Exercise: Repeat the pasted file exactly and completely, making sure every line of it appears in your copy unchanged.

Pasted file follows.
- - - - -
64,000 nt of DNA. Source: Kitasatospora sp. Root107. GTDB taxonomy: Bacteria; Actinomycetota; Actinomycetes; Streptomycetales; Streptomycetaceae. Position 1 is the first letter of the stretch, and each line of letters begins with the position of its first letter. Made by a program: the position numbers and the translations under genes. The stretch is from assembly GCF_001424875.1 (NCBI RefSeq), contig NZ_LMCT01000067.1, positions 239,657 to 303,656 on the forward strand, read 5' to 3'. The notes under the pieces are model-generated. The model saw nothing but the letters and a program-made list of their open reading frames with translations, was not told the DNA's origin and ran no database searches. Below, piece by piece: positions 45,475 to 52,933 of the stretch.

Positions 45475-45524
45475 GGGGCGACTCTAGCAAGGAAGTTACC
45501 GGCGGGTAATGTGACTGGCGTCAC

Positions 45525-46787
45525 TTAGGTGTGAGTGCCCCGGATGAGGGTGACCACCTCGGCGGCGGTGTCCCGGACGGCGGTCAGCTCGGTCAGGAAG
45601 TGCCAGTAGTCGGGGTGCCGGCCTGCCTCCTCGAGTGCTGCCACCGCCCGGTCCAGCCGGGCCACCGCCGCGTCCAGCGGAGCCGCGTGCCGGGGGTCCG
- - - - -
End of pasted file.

64,000 nt of DNA. Source: Kitasatospora sp. Root107. GTDB taxonomy: Bacteria; Actinomycetota; Actinomycetes; Streptomycetales; Streptomycetaceae. Position 1 is the first letter of the stretch, and each line of letters begins with the position of its first letter. Made by a program: the position numbers and the translations under genes. The stretch is from assembly GCF_001424875.1 (NCBI RefSeq), contig NZ_LMCT01000067.1, positions 239,657 to 303,656 on the forward strand, read 5' to 3'. The notes under the pieces are model-generated. The model saw nothing but the letters and a program-made list of their open reading frames with translations, was not told the DNA's origin and ran no database searches. Below, piece by piece: positions 45,475 to 52,933 of the stretch.

Positions 45475-45524
45475 GGGGCGACTCTAGCAAGGAAGTTACC
45501 GGCGGGTAATGTGACTGGCGTCAC

Positions 45525-46787
45525 TTAGGTGTGAGTGCCCCGGATGAGGGTGACCACCTCGGCGGCGGTGTCCCGGACGGCGGTCAGCTCGGTCAGGAAG
45601 TGCCAGTAGTCGGGGTGCCGGCCTGCCTCCTCGAGTGCTGCCACCGCCCGGTCCAGCCGGGCCACCGCCGCGTCCAGCGGAGCCGCGTGCCGGGGGTCCG